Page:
Category: 60’s

Born on this day: July 17, 1928 – Jazz pianist…

Born on this day: July 17, 1928 – Jazz pianist and composer Vince Guaraldi (born Vincent Anthony Guaraldi in San Francisco, CA). Happy Birthday to this jazz music icon on what would have been his 91st Birthday.

Help support the Behind The Grooves music blog with a donation by clicking on the link at: PayPal.Me/jharris1228

On this day in music history: July 17, 1968 – …

On this day in music history: July 17, 1968 – The Beatles third film “Yellow Submarine” has its world premiere at the London Pavillion Theater in London. Directed by George Dunning and written by Lee Minoff, Al Brodax, Jack Mendelsohn, and Erich Segal (“Love Story”), the animated feature is a joint venture between King Features Syndicate, United Artists Pictures and The Beatles company Apple Corps. The band contribute four new songs to the films soundtrack (in addition to eleven previously released songs) is not released until January of 1969. The films US release does not take place until November 13, 1968. “Yellow Submarine” is well received upon its release, and is regarded as a classic today. When The Beatles company Apple Corps regains ownership of “Yellow Submarine”, the film undergoes a major restoration in 1999 and is released on DVD for the first time. It is digitally enhanced and receives further restoration work before it is reissued a second time on DVD, and on Blu-Ray for the first time in 2012. To commemorate its 50th anniversary, the film is re-released for a brief theatrical run in various major cities. Apple Records also releases a limited edition 7″ picture disc of “Yellow Submarine” b/w “Eleanor Rigby” on July 6, 2018.

On this day in music history: July 17, 1967 – …

On this day in music history: July 17, 1967 – “With A Lot O’ Soul”, the fifth studio album by The Temptations is released. Produced by Norman Whitfield, Smokey Robinson, Brian Holland, Lamont Dozier, Frank Wilson and Ivy Jo Hunter, it is recorded at Motown Studio A in Detroit, MI from Fall 1966 – Spring 1967. Released during the period when the legendary Motown vocal group is reaching the peak of their commercial success, the album is the most successful of the groups’ “Classic 5” era line up. It spins off four hit singles including the top 10 hits “(I Know) I’m Losing You (#1 R&B, #8 Pop), "All I Need (#2 R&B, #8 Pop), ”(Loneliness Made Me Realize) It’s You That I Need" (#3 R&B, #14 Pop), and “You’re My Everything” (#3 R&B, #6 Pop). Over the years, outtakes from the sessions that produce this album surface on compilations such as The Temptations “Emperors Of Soul” box set in 1994, and “Lost and Found: You’ve Got To Earn It (1962-1968)” in 1999. The album is remastered and reissued in 1998 with the original cover artwork restored. “With A Lot O’ Soul” spends one week at number one on the Billboard R&B album chart, and peaking at number seven on the Top 200.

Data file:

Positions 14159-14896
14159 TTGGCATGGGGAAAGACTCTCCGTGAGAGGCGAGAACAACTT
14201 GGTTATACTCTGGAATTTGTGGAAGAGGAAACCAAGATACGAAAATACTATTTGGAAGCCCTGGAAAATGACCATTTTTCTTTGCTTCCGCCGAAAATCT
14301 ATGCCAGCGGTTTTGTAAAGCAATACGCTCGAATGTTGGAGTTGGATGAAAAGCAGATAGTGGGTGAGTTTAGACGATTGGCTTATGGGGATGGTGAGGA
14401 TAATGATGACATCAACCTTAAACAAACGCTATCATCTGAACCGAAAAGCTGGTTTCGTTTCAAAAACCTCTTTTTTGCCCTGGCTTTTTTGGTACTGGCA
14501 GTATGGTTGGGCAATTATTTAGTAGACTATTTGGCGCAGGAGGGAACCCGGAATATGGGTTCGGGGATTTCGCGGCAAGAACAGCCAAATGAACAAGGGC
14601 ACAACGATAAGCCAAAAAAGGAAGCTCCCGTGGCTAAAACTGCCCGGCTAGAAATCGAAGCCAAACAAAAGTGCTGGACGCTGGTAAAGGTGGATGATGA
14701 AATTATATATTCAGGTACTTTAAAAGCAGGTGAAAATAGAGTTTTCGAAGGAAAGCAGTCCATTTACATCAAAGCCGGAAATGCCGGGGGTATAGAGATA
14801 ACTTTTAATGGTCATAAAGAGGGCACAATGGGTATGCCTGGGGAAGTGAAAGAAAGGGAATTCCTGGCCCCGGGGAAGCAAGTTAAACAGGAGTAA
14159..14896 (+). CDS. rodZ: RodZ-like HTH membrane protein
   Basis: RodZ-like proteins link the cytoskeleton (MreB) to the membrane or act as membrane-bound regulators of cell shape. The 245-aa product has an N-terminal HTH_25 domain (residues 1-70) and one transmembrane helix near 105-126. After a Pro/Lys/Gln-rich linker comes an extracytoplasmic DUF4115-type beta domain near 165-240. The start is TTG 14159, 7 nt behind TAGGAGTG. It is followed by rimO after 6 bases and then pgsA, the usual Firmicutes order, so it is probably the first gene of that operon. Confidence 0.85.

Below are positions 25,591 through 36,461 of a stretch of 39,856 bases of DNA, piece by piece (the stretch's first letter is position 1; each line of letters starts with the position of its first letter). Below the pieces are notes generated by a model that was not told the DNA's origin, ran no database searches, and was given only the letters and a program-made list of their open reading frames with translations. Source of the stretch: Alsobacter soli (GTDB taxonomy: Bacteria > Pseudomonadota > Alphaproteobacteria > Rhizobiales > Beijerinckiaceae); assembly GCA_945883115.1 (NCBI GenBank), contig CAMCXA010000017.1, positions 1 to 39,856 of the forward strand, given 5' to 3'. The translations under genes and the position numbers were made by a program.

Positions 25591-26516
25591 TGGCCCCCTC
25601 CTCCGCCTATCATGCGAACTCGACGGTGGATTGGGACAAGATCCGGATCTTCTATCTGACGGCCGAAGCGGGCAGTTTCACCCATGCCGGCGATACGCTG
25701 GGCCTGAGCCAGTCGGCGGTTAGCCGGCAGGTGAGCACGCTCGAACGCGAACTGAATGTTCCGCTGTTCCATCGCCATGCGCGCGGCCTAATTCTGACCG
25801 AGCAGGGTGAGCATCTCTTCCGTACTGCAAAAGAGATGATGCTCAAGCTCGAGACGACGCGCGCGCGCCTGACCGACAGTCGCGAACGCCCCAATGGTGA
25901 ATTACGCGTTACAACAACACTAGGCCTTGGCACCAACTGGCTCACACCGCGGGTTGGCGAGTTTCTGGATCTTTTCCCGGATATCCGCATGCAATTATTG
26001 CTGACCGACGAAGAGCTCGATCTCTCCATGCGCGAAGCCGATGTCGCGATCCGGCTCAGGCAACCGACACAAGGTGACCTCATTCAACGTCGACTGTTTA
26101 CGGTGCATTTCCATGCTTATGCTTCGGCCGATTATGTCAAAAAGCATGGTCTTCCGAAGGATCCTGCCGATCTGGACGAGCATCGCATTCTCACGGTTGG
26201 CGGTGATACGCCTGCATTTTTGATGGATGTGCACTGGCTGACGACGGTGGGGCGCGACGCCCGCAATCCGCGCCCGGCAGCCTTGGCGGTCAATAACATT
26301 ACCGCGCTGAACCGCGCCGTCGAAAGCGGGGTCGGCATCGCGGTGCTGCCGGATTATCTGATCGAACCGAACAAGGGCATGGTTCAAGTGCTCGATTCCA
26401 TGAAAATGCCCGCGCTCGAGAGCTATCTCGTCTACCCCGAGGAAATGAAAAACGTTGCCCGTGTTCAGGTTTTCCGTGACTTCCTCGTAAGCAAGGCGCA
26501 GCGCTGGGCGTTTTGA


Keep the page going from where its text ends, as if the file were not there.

Help support the Behind The Grooves music blog with a donation by clicking on the link at: PayPal.Me/jharris1228

On this day in music history: July 16, 1966 – …

On this day in music history: July 16, 1966 – The legendary rock band Cream officially forms in London, UK. Drummer Ginger Baker asks guitarist Eric Clapton to join his new group after seeing him play with John Mayall’s Bluesbreakers. Clapton agrees to join only if Baker hires his former band mate bassist Jack Bruce. Baker and Bruce were known to have had a very volatile relationship, having had on stage fist fights (in their previous band Powerhouse) with Baker even pulling a knife on Bruce, which drives him out of that band. The two put their differences aside when they realize the immediate chemistry between the three when they play together. The band play their first gig thirteen days later at The Twisted Wheel in Manchester. Within a couple of weeks, Cream enter the recording studio to begin work on their debut album “Fresh Cream” which is released in December of 1966 in the UK, and January of 1967 in the US.

Help support the Behind The Grooves music blog with a donation by clicking on the link at: PayPal.Me/jharris1228

On this day in music history: July 16, 1966 – …

On this day in music history: July 16, 1966 – “Hanky Panky" by Tommy James & The Shondells hits #1 on the Billboard Hot 100 for 2 weeks. Written by Jeff Barry and Ellie Greenwich, it is the first chart topping single for the Michigan based garage rock band fronted by lead singer Tommy James. The song is originally recorded in 1963 by songwriters Jeff Barry and Ellie Greenwich under the name The Raindrops, writing it in only twenty minutes when they need a B-side for another song they’ve recorded. The song is also recorded by the girl group The Summits on Harmon Records in late 1963. Tommy James and his band record their own version of the song the same year, and is released on Snap Records in the bands hometown of Niles, MI in February of 1964. The record becomes a minor regional hit in Michigan and the surrounding area before it is forgotten about. In late 1965, DJ “Mad Mike" Metro at WZUM in Pittsburgh, PA rediscovers the nearly two year old record and begins playing it on air, regenerating interest in the song. Someone bootlegs over 80,000 copies of the single and begin selling it in local record stores. With the original Shondells having broken up, James travels to Pittsburgh, to make appearances to promote the record. While there, he finds the local band The Raconteurs, who are hired to become the new Shondells. The buzz created by the sudden revival of the single encourages James to sell the master to Roulette Records, who pick it up for national release. Entering the Hot 100 at #78 on June 4, 1966, it rockets to the top of the chart six weeks later, succeeding The Beatles’ “Paperback Writer”. “Hanky Panky” is the first of seven top ten and thirteen top 40 singles that the band enjoys over the next three and a half years. The song is later featured in the film and soundtrack for “Forrest Gump” in 1994. “Hanky Panky" is certified Gold in the US by the RIAA.